Sarah walked up to her; and, without saying a word, quickly removed her scarf – “Here. This is for your baby,” handed the scarf to the stranger then ran to join her brother now far off in the distance.

As she ran, tears filled Sarah’s eyes and her heart swelled.

Much as she wanted to, she could not look back.

However - if she had, she would have seen the woman sitting frozen – not from the cold, but in surprised astonishment at a young girl’s act of unselfish kindness . . .

The days became months, which became years – so many years.

Ben had quickly and entirely forgotten the incident, busying himself with his own life and pursuits.

Sarah, likewise, had grown and matured – but had not altogether forgotten that day, so many years before, that day of the frigid wind.

It was on evenings such as this one, as she looked up at the ebony sky, with its sea of glistening stars, holding the child of her own child in her time-wrinkled arms, when she would pause and ponder.

Reflecting on the singular event of years long past, Sarah could still remember how she felt after she handed the woman her scarf; and how often the feeling would return, but only at very special times.

She wondered what ever became of the young woman, who sat by the side of the road, and the package that she held.

Sitting, waiting patiently and faithfully, in the cold at the end of the day, for her husband to join her, as Sarah and her brother made their way from school, as they had done so many times before, to their home . . .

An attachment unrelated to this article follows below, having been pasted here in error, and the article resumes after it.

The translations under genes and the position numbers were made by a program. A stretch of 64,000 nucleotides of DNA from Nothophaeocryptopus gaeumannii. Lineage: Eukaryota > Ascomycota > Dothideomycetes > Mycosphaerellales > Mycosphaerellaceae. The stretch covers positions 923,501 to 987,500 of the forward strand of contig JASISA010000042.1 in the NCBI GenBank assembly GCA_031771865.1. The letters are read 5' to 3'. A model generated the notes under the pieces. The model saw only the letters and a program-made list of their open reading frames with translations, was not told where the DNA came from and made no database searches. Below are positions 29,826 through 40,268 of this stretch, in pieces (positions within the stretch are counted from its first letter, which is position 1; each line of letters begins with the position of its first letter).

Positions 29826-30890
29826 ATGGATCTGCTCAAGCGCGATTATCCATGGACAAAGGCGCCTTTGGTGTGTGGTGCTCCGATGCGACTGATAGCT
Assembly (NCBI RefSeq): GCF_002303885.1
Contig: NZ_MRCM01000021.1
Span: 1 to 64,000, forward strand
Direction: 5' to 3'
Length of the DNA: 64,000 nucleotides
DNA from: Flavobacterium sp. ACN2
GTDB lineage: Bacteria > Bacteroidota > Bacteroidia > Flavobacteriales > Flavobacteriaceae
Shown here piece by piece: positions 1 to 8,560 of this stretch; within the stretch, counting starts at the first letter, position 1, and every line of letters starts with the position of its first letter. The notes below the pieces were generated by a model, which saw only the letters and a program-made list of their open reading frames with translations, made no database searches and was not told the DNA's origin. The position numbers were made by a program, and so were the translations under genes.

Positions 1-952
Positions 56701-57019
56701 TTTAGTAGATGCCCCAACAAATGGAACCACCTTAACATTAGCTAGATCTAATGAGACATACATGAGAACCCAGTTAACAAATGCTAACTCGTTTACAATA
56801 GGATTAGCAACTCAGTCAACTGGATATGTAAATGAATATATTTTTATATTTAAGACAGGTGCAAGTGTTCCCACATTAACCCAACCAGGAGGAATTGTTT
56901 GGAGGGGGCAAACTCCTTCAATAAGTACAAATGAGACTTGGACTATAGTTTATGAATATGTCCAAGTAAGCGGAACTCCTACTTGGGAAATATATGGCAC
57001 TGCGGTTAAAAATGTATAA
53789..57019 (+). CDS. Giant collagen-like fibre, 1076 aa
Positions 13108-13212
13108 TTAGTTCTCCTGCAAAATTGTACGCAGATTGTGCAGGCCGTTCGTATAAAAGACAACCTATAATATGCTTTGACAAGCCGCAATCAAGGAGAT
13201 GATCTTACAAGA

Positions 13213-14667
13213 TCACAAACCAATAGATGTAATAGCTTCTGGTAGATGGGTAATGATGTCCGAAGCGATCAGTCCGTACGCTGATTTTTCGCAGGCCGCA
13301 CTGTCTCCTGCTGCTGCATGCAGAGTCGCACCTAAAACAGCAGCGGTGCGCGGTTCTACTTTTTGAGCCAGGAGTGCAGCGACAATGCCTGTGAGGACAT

in Bethlehem.

Critique: You have a good idea. I really like the twist at the end. However, in trying to setting a secret until then, you don’t give us near enough sense of place. Your narrative is very poetic in places, but the dialog feels jarring. You have some grammar and structural issues, and we need deeper characterization. You could add more depth to the story and still have Bethlehem be a sweet surprise at the end. The idea has some real potential, but the delivery needs work.

What I liked best: That we’re not sure until the end that it’s Bethlehem.

Publication ready: No. It needs polishing.


Thoughtful Reader said...

I've always been counseled not to attempt to write in dialect unless you're an expert. The dialect in this story is pretty distracting; probably just normal speech would be better. You can probably better show individuality in character through word choice instead of through accent.

~T~ said...

I'm sorry, but the tone of this one is a bit too sinister for me. The wind, the eerie smile, the squirming grocery bag... If Sarah's feelings toward the woman and child are actually positive, they need a little more explicit description.

Sher A. Hart said...

I agree with both above. Building a sense of mystery does not require building dread. Eerie is a word for horror or a thriller. Use of a word like "aint" is inaccurate to the period and distracting. Yet it's the only one with an ending I didn't see way ahead. I prefer this over the unbelievable story with boys who didn't complain about getting no Christmas presents until predictably, they did. This one has potential or I wouldn't have commented.